Words are simply words and how we hear and or read them again is then perception which is a learned and acquired factor. Somewhere along the way we developed and take into an account varying stimuli that led us to how we see the world. As I read again this short note of thanks from our current president good or bad, democrat or republican, black or white they strike a chord. There is so much we have in this world to give thanks for. Myself thankful I can at least breathe a breath of air through clogged passages for some today I am sure there is pain and sorrow. Dr. Michael T. Garrett, Cherokee author and psychologist in his writings discusses the theory of opposites. We need to have a balance in life which provides then definitive points for the other.

Perhaps my growing up in Quaker Pennsylvania influenced my own thinking of pacifism and philosophical view of believing we do not need war. Yet around us worldwide strife is ongoing Thanksgiving day or not. It is inside of us we need to seek answers for our own understandings and acceptances of what we perceive within this world. Perceptions do change albeit not easily. But they can they are not engrained at birth but a learned and acquired commodity.

“Internal peace is an essential first step to achieving peace in the world. How do you cultivate it? It’s very simple. In the first place by realizing clearly that all mankind is one, that human beings in every country are members of one and the same family.” His Holiness the Dalai Lama

Within the passage is perhaps a key to humanities survival on this planet. It will never be done simply by who is most powerful, or who has the biggest guns and missiles. We must at some point accept others and understand others. As I read each morning and bits and pieces hit me my slant tends to be towards education and learning and I do see that there is a tremendous responsibility lying in the laps of teachers. Throughout the world teachers have daily more input into student’s lives than any other human being. As I finished a paper on technologies nearly a year or so ago I saw how impact on youth, actual human contact is dwindling daily.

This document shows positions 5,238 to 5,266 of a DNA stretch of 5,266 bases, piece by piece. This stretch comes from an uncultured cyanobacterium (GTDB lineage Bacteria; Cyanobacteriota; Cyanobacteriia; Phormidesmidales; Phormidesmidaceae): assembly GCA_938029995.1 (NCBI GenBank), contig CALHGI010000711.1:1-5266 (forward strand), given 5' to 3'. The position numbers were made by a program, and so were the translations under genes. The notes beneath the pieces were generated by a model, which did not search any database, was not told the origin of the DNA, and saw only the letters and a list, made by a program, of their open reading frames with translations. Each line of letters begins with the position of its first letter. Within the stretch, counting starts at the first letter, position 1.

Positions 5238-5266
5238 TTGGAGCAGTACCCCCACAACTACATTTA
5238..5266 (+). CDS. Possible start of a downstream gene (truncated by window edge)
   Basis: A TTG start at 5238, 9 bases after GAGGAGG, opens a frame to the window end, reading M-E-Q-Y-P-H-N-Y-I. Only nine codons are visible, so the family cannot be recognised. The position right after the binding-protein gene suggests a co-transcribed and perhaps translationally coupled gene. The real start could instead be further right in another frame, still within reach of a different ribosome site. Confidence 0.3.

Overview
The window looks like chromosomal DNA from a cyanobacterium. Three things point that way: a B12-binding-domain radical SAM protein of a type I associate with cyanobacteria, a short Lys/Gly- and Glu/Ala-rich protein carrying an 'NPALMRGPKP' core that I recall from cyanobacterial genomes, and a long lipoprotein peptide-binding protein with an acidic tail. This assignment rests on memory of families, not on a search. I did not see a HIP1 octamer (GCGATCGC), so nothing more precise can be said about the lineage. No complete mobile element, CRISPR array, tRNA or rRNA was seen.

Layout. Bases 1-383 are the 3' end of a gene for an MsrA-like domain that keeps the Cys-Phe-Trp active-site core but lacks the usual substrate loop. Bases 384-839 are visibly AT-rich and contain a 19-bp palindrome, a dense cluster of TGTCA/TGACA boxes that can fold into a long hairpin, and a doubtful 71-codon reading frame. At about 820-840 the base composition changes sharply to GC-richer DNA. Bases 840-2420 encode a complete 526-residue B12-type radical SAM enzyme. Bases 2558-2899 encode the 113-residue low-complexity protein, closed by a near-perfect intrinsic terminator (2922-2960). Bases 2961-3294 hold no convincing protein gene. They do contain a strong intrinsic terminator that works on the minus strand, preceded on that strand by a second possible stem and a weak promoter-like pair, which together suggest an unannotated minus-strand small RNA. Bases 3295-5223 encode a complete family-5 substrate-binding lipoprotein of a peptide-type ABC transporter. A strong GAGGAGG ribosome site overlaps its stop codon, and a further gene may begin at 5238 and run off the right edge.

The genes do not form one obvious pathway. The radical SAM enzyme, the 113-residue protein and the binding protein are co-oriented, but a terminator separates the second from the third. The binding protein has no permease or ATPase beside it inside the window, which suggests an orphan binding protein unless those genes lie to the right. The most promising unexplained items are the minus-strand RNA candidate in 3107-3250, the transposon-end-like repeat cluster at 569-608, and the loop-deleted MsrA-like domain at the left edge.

“Preserve the fires in our hearts… Our world needs teachers whose fire can resist those forces that would render us less just, less humane, and less alive.” Sam M. Intrator and Megan Scribner, editors Teaching with Fire

I found this book several years ago on a Borders trip. The two editors have taken poetry that means something to teachers and with explanations from those teachers as to why this poem means so much created a book, Teaching with Fire. Over the years I have had similar questions asked. It has been only a few days since another a teacher asked me, had I ever hit my own children, and I said no. I was looked at funny, “you have never hit your children?” I in all honesty could not remember ever hitting my own children. Perhaps I have blocked out the dark side of my personality. Several weeks ago I was asked similar, your kids never hit you or your wife or did this or that, and again “no” was my answer then as well. “Well I guess you just are not normal” was the answer both times.

“Normal is not something to aspire to, it’s something to get away from.” Jodie Foster

As I wonder at how others see the world like Jodie Fosters thought. Several weeks ago when first asked about my children hitting me I asked my son on the way home what he thought about it and his response was “normal is what you are used too”. I thought back to a graduate school discussion of philosophy about Foucault and how he defines normal after he finishes defining abnormal.

“The world is a dangerous place to live; not because of the people who are evil, but because of the people who don’t do anything about it.” Albert Einstein

It is up to us somewhere and somehow we as teachers and parents must set an example to the children. Looking at various books such as, Teaching with fire, The Passionate Teacher, The language and thoughts of a child, and I see that surround me as I write, maybe answers are here. The answers are right among us, we are the answer. It is not some big secret. Several times over the past few years I have shared Dr. Nolte’s 1970’s idea of “Children Learn what they live”. I tried to use that with the discussion trying to explain to the teacher asking me about hitting my kids, and that teacher had a difficult time seeing the point.